The contraceptive vaginal ring

Jill Edwardson, Roxanne Jamshidi

Research output: Contribution to journalReview article

Abstract

The contraceptive vaginal ring offers effective contraception that is self-administered, requires less frequent dosing than many other forms of contraception, and provides low doses of hormones. NuvaRing (Organon, Oss, The Netherlands), the only contraceptive vaginal ring approved for use in the United States, contains etonogestrel and ethinyl estradiol. It is inserted into the vagina for 3 weeks, followed by a 1-week ring-free period, and works by inhibiting ovulation. Most women note a beneficial effect on bleeding profiles and are satisfied with NuvaRing. Commonly reported adverse events include vaginitis, leukorrhea, headaches, and device-related events such as discomfort. Serious adverse events are rare. In Chile and Peru, progesterone-only vaginal contraceptive rings are available for nursing women. Studies are ongoing examining new formulations of vaginal contraceptive rings.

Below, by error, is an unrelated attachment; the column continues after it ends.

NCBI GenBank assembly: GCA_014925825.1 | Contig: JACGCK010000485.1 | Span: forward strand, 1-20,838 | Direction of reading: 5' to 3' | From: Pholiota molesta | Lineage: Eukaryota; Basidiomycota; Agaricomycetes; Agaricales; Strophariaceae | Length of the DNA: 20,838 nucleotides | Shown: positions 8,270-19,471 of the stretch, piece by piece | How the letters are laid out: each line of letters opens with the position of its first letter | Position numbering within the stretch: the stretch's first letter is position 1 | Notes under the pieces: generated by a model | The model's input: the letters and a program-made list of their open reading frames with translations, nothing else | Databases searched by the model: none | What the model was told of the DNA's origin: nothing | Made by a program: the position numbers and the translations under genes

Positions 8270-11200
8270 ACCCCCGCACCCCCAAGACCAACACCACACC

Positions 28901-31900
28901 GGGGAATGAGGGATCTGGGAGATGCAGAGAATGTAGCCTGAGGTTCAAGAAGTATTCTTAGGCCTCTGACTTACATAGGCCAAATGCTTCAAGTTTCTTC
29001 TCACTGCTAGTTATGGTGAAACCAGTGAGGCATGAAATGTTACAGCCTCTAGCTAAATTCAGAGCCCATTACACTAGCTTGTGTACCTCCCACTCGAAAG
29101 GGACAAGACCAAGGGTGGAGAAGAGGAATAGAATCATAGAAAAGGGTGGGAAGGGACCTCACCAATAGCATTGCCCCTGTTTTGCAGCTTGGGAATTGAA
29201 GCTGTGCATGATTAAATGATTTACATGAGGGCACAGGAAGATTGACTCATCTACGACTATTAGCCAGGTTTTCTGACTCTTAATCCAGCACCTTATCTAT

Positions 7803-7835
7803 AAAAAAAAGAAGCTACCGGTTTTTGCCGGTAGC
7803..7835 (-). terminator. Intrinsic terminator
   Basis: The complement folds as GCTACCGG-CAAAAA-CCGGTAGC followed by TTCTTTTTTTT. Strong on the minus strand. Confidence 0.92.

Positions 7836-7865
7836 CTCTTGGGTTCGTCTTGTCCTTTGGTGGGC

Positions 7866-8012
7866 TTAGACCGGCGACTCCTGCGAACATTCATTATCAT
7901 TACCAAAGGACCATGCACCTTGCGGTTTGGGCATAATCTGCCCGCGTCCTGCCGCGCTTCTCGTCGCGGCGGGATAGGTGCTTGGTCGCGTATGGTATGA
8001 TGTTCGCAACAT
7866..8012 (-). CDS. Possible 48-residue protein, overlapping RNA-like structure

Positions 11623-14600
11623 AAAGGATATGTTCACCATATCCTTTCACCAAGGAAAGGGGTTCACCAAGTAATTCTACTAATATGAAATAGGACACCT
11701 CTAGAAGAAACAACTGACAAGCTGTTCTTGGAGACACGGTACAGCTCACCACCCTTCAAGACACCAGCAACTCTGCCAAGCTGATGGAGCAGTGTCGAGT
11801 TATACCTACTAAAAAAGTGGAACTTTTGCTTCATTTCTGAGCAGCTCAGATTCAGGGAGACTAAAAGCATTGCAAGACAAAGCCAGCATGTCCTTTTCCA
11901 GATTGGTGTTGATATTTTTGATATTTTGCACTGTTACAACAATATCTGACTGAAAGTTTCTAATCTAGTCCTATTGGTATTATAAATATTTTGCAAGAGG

Original languageEnglish (US)
Pages (from-to)133-139
Number of pages7
JournalSeminars in reproductive medicine
Volume28
Issue number2
DOIs
StatePublished - Apr 13 2010

Keywords

  • NuvaRing
  • Vaginal contraception
  • Vaginal ring

ASJC Scopus subject areas

  • Endocrinology, Diabetes and Metabolism
  • Reproductive Medicine
  • Endocrinology
  • Obstetrics and Gynecology
  • Physiology (medical)

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